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Genotoxicity and cytotoxicity

10099_micronucleus_30
Micronucleus assay

In vitro tests for genotoxicity have been developed and standardised for many years.  They are widely used in different sectors, and have an important regulatory role in risk assessments, especially in detecting potential carcinogens.

Authoritative international guidelines recommend in vitro genotoxicity tests for chemicals and pharmaceuticals.  These include the Ames test, the micronucleus test and the mouse lymphoma assay [1]. British American Tobacco Group Research & Development has worked with in vitro genotoxicity tests for more than thirty years.  Today, we perform these three tests, recommended for chemicals and pharmaceuticals, at an independent GLP Contract Research Organisation.

The results are used to characterise the genotoxicities of particulate matter, collected from tobacco smoke or of urine samples collected from smokers and non-smokers.  While in vitro tests alone cannot measure human risk, they can contribute to a Weight of Evidence paradigm for the risk assessment of Reduced Toxicant Prototype tobacco products.  Together with smoke composition, in vitro disease models, bio-markers of exposure and effect, and smoking behaviour data, in vitro genotoxicity studies can help to test the hypothesis that the biological significance of exposure to tobacco and/or tobacco smoke toxicants has been reduced, without introducing new genotoxic hazards.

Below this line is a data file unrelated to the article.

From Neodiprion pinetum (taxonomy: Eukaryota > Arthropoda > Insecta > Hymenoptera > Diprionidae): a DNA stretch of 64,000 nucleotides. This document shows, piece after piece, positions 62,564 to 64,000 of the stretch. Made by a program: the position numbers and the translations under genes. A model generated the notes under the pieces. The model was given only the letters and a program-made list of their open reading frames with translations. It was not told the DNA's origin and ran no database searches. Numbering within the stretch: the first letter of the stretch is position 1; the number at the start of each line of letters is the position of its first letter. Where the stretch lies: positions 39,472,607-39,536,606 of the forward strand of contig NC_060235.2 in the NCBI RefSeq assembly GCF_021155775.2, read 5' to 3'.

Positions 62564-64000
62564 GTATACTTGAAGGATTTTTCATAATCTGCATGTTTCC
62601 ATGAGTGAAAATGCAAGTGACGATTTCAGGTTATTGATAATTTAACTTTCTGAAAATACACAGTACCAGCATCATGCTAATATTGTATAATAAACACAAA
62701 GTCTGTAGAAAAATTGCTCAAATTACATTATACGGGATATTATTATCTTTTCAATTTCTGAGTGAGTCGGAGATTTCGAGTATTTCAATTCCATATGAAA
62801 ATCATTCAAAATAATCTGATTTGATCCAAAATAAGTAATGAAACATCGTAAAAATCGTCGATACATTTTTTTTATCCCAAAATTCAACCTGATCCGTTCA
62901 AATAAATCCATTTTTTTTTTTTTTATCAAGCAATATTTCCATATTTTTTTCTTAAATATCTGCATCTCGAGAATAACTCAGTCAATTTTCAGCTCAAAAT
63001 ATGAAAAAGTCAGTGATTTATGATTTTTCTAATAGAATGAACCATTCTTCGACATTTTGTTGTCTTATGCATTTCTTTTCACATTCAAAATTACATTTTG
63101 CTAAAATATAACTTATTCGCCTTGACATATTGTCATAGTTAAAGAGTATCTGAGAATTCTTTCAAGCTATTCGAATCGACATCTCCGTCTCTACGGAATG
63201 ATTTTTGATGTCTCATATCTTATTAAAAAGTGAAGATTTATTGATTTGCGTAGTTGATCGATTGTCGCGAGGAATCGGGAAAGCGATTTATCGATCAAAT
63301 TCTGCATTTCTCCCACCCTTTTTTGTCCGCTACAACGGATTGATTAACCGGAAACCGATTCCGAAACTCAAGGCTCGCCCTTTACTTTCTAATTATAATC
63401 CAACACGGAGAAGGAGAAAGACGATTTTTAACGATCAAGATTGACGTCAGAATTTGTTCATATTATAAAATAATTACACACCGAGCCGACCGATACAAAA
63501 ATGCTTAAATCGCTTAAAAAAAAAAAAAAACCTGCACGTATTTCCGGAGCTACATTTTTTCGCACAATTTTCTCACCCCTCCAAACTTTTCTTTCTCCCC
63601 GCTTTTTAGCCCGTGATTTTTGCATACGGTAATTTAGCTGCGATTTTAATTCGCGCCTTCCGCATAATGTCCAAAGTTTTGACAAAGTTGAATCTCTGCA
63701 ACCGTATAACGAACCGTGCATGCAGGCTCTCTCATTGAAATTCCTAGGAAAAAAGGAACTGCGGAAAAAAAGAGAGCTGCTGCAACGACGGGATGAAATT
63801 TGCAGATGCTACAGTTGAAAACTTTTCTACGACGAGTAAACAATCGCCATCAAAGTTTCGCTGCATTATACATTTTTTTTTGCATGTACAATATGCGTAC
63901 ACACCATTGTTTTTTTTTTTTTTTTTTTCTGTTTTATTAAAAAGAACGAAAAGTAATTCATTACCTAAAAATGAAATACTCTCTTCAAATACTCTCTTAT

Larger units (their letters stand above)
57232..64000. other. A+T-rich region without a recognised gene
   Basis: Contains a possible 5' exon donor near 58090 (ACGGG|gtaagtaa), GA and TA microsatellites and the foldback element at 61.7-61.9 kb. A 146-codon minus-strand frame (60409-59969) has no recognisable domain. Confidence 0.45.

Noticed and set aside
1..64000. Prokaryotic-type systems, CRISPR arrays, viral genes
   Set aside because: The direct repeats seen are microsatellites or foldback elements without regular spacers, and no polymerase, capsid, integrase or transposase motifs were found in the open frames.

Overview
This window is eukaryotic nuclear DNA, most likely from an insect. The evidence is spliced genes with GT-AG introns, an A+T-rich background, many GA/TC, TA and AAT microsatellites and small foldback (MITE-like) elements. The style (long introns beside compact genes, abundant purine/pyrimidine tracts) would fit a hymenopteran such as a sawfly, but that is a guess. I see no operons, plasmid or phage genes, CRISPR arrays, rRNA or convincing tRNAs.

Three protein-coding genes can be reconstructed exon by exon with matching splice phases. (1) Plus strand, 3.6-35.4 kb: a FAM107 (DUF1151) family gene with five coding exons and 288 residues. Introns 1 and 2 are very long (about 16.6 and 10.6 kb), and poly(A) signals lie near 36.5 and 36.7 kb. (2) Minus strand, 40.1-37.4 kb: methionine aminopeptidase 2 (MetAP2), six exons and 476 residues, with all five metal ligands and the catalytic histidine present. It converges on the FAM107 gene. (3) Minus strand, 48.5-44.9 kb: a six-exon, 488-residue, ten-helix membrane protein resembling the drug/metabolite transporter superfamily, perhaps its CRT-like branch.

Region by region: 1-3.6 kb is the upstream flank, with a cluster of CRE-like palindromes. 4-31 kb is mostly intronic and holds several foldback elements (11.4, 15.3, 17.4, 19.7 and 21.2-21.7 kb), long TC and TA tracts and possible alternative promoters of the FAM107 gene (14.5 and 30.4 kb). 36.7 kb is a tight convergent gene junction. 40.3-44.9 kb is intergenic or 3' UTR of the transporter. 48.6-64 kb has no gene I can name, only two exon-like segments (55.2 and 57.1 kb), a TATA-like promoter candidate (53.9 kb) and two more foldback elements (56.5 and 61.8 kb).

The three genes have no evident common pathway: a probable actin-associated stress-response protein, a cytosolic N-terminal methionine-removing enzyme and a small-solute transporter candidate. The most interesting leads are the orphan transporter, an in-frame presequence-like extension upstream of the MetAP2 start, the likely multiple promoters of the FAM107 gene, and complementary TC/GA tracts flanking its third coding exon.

British American Tobacco has a method development programme, to increase the value of in vitro genotoxicity data.  For example, we have measured the stability of stored particulate matter and assessed the statistical power of the assays.  We have recently established a new genotoxicity facility in the Contract Research Organisation.  It can expose cultured cells to tobacco smoke aerosol and its volatile constituents.

British American Tobacco is also part of CORESTA’s In Vitro Task Force, which seeks to measure and reduce the inter-laboratory variability of these methods.

These activities have benefitted from independent expert advice and are presented at scientific conferences.  Click here to see assay details.


  1. OECD Guidelines 470, 476 and 481; ICH Harmonised Tripartite Guidelines (1995 and 1997); EEC Annex V Tests B 13/14 (2000).
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